FOR INFORMATION CONTACT:
Lori Gardner, Senior Director
Communications & Marketing
301.984.9496 ext. 226
For Immediate Release: April 29, 2005
Most Physicians Not Likely to Participate in Competitive Acquisition Program, According to Association of Community Cancer Centers’ Online Survey
ROCKVILLE, Md.—The Association of Community Cancer Centers (ACCC) recently surveyed physician practice members on their level of interest in participating in the Competitive Acquisition Program (CAP). Generally, most respondents do not appear willing to participate in the CAP. Not surprising, respondents are more likely to work through a CAP vendor if a practice cannot obtain drugs for less than average sales price (ASP) plus 6 percent.
Beginning on January 1, 2006, physicians in private practice will have the choice of directly purchasing drugs and being paid based on the ASP methodology or electing to obtain drugs through a CAP vendor instead. Overwhelmingly, respondents—regardless of specific practice demographics—tend to view CAP as administratively burdensome and resource intensive.
"As proposed in the draft rule, the CAP is not going to work until the Centers for Medicare & Medicaid Services recognizes the extensive administrative resources that physicians electing the CAP will incur," said Deborah Walter, ACCC Senior Director, Policy and Government Affairs. In fact, physicians who responded to the survey identified the perceived administrative burden as the principal issue affecting their decision not to participate. Ms. Walter added, "The failure to address the administrative burden and additional resources that the program may require could discourage participation in the CAP and undercut the enhanced access to cancer drugs that might otherwise be obtainable through the CAP."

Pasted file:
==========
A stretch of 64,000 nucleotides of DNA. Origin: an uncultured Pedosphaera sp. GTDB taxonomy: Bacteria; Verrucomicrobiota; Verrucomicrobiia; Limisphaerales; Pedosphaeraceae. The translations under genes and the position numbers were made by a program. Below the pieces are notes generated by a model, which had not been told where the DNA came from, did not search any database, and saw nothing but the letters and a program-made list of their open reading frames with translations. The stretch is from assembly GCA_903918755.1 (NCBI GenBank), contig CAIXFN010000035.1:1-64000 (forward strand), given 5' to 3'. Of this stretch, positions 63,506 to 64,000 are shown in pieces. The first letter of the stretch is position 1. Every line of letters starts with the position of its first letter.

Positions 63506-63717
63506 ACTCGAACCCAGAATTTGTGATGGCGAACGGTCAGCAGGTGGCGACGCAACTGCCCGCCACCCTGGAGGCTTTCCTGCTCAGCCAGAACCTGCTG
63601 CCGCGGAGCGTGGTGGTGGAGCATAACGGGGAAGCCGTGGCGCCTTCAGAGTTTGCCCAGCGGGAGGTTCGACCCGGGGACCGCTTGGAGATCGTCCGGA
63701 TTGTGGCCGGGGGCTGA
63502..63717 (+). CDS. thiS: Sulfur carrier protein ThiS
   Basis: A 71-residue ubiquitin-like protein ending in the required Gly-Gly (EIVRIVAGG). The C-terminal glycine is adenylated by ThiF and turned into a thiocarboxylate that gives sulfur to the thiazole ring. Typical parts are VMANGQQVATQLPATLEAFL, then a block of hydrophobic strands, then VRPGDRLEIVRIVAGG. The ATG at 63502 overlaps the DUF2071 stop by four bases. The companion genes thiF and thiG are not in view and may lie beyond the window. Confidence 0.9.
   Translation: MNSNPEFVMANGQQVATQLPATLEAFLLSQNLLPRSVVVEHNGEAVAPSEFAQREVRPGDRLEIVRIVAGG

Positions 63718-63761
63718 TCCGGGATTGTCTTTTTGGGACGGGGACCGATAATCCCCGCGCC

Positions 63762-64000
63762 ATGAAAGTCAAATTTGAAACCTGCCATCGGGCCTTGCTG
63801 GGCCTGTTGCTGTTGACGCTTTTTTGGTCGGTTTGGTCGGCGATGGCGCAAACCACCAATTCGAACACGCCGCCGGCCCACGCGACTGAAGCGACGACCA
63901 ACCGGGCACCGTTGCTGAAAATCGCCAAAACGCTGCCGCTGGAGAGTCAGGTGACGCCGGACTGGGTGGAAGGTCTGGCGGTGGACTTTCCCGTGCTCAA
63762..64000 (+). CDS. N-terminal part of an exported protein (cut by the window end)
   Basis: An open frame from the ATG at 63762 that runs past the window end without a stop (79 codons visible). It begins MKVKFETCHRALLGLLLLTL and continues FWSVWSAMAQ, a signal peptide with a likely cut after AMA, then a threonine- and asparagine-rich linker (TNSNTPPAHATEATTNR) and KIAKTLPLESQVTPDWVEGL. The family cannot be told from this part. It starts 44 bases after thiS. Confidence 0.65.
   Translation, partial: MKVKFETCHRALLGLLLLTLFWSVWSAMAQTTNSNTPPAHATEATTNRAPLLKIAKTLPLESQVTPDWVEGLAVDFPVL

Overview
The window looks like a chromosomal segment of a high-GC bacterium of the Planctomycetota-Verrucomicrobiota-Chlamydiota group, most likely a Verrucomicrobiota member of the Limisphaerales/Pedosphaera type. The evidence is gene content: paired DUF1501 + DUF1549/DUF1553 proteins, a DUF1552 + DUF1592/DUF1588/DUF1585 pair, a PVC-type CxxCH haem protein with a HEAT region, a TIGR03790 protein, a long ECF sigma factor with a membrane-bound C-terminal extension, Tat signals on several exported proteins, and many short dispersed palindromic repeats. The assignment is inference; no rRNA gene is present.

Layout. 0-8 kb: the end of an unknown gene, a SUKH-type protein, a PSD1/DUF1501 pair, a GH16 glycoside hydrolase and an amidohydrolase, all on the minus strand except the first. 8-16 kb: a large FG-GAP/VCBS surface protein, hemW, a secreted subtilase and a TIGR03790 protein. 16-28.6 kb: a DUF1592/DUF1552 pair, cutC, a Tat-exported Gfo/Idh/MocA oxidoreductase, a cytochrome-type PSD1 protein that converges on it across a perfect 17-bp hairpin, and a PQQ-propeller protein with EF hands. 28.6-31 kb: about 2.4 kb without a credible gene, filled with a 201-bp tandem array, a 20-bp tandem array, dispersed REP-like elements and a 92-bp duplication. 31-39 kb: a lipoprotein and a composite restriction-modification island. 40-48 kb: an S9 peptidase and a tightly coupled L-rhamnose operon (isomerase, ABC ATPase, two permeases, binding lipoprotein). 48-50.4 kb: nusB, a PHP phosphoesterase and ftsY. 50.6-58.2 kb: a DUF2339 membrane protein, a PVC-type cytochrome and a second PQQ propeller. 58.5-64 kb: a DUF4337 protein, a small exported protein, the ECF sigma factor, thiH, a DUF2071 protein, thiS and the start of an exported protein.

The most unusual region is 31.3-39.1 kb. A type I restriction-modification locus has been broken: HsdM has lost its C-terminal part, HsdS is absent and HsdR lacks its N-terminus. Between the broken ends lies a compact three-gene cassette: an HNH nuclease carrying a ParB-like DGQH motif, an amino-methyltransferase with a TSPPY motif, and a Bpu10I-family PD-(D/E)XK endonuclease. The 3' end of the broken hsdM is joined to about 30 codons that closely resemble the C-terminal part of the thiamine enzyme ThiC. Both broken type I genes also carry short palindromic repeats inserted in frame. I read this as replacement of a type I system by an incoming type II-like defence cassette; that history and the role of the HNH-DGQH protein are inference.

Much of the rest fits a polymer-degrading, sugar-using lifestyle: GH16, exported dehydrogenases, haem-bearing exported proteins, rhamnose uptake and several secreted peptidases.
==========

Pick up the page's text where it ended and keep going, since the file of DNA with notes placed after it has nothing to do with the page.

Also problematic is the perception by respondents to maintain separate inventories—which most practices do not find feasible given space limitations. These shortcomings seem to outweigh any benefits that the program offers.
"This administrative obligation does not exist under the average sales price-based reimbursement system and could impose substantial costs on participating physicians,” said Thomas A. Marsland, MD, an oncologist with Florida Oncology Associates in Orange Park, Fla. "While it is not uncommon for physicians to create separate inventories for research drugs as part of a research contract," added Dr. Marsland, “the notable difference is that physicians are compensated."